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'Right Angles' printed from http://nrich.maths.org/
Can you make a right-angled triangle on this peg-board by joining up three points round the edge?
Can you work systematically to prove this?
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Now try changing the number of points round the edge.
Can you do it now?
Can you show by calculation that the angle is a right angle?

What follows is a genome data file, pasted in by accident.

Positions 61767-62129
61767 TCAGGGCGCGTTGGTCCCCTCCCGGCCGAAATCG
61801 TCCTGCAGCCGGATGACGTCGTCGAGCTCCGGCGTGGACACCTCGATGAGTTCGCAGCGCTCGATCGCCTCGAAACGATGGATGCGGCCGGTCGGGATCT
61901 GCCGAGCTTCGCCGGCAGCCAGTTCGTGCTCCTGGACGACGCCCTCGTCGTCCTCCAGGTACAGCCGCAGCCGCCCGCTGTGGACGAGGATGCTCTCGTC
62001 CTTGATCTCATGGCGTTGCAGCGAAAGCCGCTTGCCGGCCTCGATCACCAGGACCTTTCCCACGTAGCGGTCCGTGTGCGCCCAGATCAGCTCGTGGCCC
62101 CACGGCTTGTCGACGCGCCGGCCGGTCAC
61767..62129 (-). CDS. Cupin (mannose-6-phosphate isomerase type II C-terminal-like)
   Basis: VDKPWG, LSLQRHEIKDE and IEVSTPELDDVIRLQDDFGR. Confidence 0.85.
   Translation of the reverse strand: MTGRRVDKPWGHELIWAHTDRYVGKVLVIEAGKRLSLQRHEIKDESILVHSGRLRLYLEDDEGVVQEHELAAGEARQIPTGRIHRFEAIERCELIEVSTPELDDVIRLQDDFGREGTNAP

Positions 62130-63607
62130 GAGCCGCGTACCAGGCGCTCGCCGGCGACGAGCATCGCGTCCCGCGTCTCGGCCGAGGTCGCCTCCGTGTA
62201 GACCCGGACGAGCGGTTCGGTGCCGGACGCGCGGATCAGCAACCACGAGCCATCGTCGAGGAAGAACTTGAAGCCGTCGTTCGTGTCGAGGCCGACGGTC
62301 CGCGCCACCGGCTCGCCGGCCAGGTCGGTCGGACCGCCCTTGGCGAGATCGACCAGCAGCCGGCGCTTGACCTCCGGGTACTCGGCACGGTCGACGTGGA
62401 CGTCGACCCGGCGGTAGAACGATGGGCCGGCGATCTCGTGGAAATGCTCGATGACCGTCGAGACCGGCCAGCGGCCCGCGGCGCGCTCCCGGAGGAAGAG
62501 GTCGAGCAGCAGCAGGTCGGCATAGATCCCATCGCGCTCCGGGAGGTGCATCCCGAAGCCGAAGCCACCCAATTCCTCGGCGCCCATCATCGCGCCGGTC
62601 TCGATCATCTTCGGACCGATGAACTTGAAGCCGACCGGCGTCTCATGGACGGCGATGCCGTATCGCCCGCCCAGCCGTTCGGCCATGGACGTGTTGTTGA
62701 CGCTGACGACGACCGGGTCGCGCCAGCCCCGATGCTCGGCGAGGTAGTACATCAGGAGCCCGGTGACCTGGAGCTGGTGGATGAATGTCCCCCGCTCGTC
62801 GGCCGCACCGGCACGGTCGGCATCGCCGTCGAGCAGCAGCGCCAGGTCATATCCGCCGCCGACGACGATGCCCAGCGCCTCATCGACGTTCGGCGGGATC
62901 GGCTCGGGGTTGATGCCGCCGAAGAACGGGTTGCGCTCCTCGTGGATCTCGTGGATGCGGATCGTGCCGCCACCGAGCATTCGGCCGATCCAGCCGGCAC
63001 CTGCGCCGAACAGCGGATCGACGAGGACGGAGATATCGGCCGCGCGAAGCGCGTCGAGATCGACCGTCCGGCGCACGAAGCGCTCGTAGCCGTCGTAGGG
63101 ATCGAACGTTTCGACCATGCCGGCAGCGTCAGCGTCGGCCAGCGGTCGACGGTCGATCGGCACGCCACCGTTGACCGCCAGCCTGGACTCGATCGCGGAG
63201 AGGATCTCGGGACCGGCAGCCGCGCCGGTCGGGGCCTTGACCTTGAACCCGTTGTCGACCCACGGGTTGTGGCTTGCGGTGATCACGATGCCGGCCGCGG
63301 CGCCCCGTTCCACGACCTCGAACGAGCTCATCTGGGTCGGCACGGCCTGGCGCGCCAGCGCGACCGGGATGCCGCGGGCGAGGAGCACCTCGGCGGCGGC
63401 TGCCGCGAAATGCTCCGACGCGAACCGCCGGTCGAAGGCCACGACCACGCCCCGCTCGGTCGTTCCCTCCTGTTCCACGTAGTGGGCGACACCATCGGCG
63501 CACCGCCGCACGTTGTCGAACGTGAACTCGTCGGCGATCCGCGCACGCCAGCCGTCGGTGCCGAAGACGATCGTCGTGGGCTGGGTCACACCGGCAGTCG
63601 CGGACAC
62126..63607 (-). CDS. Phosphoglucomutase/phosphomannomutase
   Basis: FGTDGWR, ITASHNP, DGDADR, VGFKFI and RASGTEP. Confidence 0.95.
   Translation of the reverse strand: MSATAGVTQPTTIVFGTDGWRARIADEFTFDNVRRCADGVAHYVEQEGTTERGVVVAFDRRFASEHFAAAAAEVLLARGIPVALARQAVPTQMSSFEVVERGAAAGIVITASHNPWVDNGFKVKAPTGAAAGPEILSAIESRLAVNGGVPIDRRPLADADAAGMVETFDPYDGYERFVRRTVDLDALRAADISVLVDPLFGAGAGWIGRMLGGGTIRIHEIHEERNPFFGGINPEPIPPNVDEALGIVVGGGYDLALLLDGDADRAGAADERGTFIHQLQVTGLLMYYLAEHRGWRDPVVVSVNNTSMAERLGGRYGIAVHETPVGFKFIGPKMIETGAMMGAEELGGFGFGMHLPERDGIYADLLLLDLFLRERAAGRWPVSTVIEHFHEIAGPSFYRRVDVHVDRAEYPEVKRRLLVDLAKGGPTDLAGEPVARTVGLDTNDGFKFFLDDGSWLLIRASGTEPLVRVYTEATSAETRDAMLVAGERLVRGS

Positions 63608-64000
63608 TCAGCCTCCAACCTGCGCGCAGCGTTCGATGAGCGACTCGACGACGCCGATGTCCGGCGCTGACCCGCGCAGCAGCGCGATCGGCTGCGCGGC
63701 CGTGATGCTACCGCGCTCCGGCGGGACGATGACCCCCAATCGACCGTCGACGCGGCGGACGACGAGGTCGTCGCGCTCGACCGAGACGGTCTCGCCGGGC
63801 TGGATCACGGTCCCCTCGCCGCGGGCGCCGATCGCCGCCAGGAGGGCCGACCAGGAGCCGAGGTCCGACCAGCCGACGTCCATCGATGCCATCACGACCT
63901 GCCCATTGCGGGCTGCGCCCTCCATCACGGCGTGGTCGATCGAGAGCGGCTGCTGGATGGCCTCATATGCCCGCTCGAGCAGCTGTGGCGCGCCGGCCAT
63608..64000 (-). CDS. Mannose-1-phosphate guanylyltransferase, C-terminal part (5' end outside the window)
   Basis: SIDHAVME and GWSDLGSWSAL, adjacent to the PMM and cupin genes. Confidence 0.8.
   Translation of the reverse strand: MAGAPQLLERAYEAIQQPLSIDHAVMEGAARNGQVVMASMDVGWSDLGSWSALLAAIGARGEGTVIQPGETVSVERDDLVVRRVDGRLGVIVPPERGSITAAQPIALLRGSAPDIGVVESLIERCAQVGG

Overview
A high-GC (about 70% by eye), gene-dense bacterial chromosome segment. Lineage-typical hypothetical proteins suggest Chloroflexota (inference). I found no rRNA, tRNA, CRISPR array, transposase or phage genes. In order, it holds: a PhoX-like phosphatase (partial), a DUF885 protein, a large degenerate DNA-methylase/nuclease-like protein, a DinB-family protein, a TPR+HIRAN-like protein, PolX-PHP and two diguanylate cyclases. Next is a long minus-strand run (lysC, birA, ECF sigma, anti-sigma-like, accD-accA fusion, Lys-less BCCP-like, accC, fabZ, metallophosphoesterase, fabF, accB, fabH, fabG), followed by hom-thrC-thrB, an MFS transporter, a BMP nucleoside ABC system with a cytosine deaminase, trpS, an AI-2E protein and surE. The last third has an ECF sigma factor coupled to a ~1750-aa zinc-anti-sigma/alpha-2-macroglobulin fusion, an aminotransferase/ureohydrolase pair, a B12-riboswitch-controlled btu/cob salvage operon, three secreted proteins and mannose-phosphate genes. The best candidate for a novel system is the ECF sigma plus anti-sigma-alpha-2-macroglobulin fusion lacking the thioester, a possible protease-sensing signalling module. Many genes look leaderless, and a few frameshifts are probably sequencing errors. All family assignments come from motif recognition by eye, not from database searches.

What do you notice about the side of the triangle opposite the right angle?
Try this with other numbers of points round the edge.
When is it possible to make a right-angled triangle?
In this interactivity, the points are equally spaced around a circle. Imagine that they are not.
Can you explain the conditions which will give a right-angled triangle?
Can you prove this?
Many thanks to Geoff Faux who introduced us to the merits of the 9 pin circular geo-board.
The boards, moulded in crystal clear ABS that can be used on an OHP (185 cm in diameter), together with a teacher's guide, are available from Geoff at